Commentary by United States Senator Martin Heinrich (D-NM). Martin Heinrich is New Mexico’s senior US Senator. He previously served as US Representative and as an Albuquerque City Councilor.
Last night, the Senate voted to pass my bipartisan legislation to prohibit the exporting of sacred Native American items and increase penalties for stealing and illegally trafficking Tribal cultural patrimony, the Safeguard Tribal Objects of Patrimony (STOP) Act, and send it to President Biden’s desk to be signed into law.
For years, I have been working in close partnership with New Mexico’s Pueblos, the Jicarilla and Mescalero Apache Nations, the Navajo Nation, and Tribes across Indian Country to halt the trade of culturally significant items and repatriate stolen pieces that were trafficked illegally to their rightful owners.
This issue first came to my attention back in 2016 when then Pueblo of Acoma Governor Kurt Riley informed me that the Acoma shield, a sacred ceremonial object that had been stolen had been discovered on a list of Tribal artifacts up for bid at an art auction house in Paris, France. I immediately contacted then Secretary of State John Kerry and urged the U.S. State Department to take all possible action to help repatriate the shield and other stolen cultural items.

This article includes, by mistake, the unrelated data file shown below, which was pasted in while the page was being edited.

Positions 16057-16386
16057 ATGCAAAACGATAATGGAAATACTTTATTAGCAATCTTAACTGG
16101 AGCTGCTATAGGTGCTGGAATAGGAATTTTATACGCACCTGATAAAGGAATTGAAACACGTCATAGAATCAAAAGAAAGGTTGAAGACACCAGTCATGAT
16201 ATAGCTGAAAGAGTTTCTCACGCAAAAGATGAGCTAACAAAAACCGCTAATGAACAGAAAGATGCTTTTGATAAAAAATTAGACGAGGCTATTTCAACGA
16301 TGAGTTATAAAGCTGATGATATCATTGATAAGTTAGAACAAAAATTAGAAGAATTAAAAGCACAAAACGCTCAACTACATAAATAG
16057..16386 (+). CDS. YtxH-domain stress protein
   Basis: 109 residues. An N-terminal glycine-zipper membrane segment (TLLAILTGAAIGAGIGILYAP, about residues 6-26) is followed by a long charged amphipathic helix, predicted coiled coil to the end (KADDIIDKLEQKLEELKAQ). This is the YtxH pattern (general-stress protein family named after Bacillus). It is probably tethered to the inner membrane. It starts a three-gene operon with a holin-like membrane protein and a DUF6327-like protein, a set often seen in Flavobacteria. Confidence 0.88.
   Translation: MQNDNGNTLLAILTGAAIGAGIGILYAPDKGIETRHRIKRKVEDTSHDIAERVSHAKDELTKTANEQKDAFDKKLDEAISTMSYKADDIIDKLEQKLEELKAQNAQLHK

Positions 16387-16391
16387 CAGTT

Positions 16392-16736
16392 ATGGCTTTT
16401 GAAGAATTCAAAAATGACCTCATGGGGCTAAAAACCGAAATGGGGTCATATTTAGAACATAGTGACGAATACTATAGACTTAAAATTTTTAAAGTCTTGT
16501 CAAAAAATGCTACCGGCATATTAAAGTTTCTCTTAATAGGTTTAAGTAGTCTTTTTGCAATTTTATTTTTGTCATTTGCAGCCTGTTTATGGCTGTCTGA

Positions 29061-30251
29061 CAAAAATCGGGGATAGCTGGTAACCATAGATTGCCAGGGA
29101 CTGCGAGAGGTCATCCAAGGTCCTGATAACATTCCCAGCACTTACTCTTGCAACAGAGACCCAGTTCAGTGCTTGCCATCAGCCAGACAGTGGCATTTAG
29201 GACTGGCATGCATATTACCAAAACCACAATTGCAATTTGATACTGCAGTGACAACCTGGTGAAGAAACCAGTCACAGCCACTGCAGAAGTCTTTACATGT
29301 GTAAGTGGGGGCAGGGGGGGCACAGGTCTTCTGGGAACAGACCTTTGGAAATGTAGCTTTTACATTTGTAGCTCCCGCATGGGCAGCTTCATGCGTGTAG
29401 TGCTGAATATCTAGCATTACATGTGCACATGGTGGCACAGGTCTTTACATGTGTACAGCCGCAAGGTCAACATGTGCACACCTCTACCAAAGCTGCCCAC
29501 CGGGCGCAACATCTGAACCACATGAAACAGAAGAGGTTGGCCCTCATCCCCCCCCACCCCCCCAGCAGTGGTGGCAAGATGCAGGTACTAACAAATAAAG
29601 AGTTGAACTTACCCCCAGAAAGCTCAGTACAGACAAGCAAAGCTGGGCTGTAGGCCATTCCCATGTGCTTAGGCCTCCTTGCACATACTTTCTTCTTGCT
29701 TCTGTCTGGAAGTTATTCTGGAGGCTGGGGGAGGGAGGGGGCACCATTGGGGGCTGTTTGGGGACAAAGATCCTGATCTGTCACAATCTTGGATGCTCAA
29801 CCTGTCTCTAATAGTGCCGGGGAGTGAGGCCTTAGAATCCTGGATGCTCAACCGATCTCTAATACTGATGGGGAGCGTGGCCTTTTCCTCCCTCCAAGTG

Thankfully, in the case of the Acoma shield, intense public outcry and diplomatic pressure were enough to prevent the illegal sale of cultural patrimony and return the item to the Pueblo. But it never should have come to that. In hundreds of other cases, Tribes have been unable to stop similar thefts and sales of their priceless religious and cultural items in international markets.
That’s why I joined with my Republican colleague U.S. Senator Lisa Murkowski of Alaska to introduce the bipartisan STOP Act to increase penalties for stealing Tribal cultural items and explicitly prohibit the export of illegally obtained Tribal cultural heritage. Congresswoman Teresa Leger Fernández and the late Congressman Don Young led the successful effort to pass the STOP Act in the House.
There is a clear and unequivocal difference between supporting American Indian art ethically and legally as opposed to dealing or exporting items that Tribes have identified as essential and sacred pieces of their cultural heritage. Once President Biden signs the STOP Act into law, we will take an important step forward in halting this illegal and immoral theft.